An Obituary for Solzhenitsyn’s Writing
His seminal works are being "disappeared" at the hands of postmodern English professors.
August 14, 2008 - 9:29 am
Alexander Solzhenitsyn died on August 3, but if reigning English professors and textbook editors have their way, his writing will soon be disappeared.
The murder of 100 million by communist regimes during the twentieth century is a fact ignored or rationalized by leftists everywhere, of course. In political science and history, a few like Harvey Klehr and John Earl Haynes fight such prevailing revisionism with fact.
But in literary studies, the propagandizing comes under the clever cover of theories that purportedly embrace multiplicity and openness. While the most influential professional group, the Modern Language Association, has been the butt of jokes even by the New York Times for its annual convention, and while many dismiss its journal PMLA (Publications of the Modern Language Association of America) as irrelevant, jargon-laden musings of a priestly caste of academics, we cannot ignore the very real harm they do to intellectual life. A direct line connects the MLA, the disrepute of Solzhenitsyn, the loss of literacy, and the decay of our civilization.
Take, for example, the March 2007 issue, which I picked up among the outdated editions of textbooks free for the taking on a table in my English department. Although I had not read PMLA in years, it was like clicking on a soap opera after a long absence: One is quickly plunged into an ongoing plot propelled by lust, love, betrayal, and sickness. In its own way, the influential in the profession are driven by a lust for power and betrayal of the very culture that entrusted them with passing on its heritage. They set out, instead, to undermine the traditional reasons most people read, as articulated by Horace’s prescription for the writer: “to instruct and delight.”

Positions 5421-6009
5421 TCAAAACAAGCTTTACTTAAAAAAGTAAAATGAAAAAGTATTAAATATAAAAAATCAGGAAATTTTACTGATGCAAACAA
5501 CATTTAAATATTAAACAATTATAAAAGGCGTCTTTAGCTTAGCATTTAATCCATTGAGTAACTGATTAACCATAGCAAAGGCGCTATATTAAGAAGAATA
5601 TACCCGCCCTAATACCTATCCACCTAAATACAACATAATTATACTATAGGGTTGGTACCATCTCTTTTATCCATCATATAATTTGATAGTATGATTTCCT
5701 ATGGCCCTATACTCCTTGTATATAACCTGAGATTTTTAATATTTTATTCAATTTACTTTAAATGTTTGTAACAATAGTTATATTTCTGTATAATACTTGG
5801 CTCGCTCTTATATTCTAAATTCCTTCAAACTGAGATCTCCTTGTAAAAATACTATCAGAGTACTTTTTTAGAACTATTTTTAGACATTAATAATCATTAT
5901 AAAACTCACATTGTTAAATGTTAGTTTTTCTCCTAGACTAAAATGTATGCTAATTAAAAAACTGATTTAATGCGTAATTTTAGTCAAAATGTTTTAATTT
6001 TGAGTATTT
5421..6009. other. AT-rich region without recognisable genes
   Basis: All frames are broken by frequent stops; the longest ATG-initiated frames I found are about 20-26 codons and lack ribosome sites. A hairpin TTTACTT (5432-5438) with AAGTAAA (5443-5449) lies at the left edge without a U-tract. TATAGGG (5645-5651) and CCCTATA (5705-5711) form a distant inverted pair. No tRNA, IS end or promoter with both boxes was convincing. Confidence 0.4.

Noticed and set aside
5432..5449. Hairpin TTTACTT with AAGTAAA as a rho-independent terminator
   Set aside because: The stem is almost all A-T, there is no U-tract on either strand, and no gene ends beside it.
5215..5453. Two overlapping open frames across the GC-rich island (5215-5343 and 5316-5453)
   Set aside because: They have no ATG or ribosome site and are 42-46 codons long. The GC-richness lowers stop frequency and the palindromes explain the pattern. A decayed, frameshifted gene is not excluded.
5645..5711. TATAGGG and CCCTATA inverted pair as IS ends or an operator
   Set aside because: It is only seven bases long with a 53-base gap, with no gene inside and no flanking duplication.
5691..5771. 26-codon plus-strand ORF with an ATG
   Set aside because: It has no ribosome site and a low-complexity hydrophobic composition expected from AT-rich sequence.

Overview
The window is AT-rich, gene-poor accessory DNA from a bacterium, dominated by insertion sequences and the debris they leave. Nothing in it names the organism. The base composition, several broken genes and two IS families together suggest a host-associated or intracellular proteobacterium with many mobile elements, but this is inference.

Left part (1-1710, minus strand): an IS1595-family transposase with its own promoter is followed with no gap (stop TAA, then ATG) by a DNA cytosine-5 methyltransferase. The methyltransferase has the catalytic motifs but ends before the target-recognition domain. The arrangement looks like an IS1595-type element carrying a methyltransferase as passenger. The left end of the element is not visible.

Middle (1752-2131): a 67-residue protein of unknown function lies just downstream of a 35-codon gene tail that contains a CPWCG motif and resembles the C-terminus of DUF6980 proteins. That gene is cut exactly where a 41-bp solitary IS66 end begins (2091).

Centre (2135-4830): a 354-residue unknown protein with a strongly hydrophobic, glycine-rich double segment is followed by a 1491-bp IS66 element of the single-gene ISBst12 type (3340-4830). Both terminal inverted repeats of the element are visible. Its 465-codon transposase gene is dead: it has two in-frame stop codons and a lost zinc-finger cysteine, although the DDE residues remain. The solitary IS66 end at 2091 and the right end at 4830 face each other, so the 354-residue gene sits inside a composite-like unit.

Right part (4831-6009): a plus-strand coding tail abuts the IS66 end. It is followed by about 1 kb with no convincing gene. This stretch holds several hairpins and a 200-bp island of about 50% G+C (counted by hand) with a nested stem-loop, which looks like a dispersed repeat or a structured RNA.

The gatekeepers seek to prescribe for readers something beyond the age-old, tried, and true. According to PMLA editor Patricia Yaeger, “contemporary readers have a different agenda”: “the art of polyphony.” (But, as recent studies indicate, “contemporary readers,” especially those who are young, have simply stopped reading and signing up for English electives in college.) The critics, since Roland Barthes made his famous statement about the death of the author — or the notion of an individual creating a work with an intentional meaning — have promoted literature as a multi-voiced product of environmental forces expressed through an identity-less mouthpiece. Hence, Professor Yaeger intones, “As category confusion accelerates, we gravitate toward interstices and traces rather than clean causalities, binaries, or arrays.”
Like everyone else writing for PMLA and like tenure-guaranteeing journals, Yaeger puts into question “binaries” (like good and evil, truth and falsehood) and “arrays” (orderly arrangement, such as cause and effect, and the beginning, middle, and end of a plot). Yaeger also interprets a piece of “art” by Kehinde Wiley that graces the cover of the issue. Here, “black youths” in the attitude and costume of rappers take the place normally given to gods and saints in heavens depicted in eighteenth-century rococo paintings. “Just as these young men have become heaven’s jewels, so the heavens turn into a backdrop or accessory, like a scene in a music video,” she proclaims with subversive delight. Yaeger, like her fashionable colleagues, provides multiple readings in such merging of the sacred and the profane: “(1) these guys are just hanging out with the rococo; (2) they are signifying on white tradition and tilting its Euro values; (3) they participate in a polyphony as a sampling — the eighteenth-century sky a borrowed instrument or motif, their dharma halos aglitter with baroque surprise, their Nike swooshes and inversion of Mercury’s wings — with all the velocity of hip-hop adornment.” Wiley’s work is displayed at the Brooklyn Museum, made notorious for the 1999 exhibit, Sensation, which featured, among graphic depictions of naked children with distorted bodies, Chris Ofili’s painting of the Virgin Mary splattered with elephant dung. As in visual art, so in literary that increasingly turns to the visual, we have Professor Yaeger’s attempt to bring down the high and noble.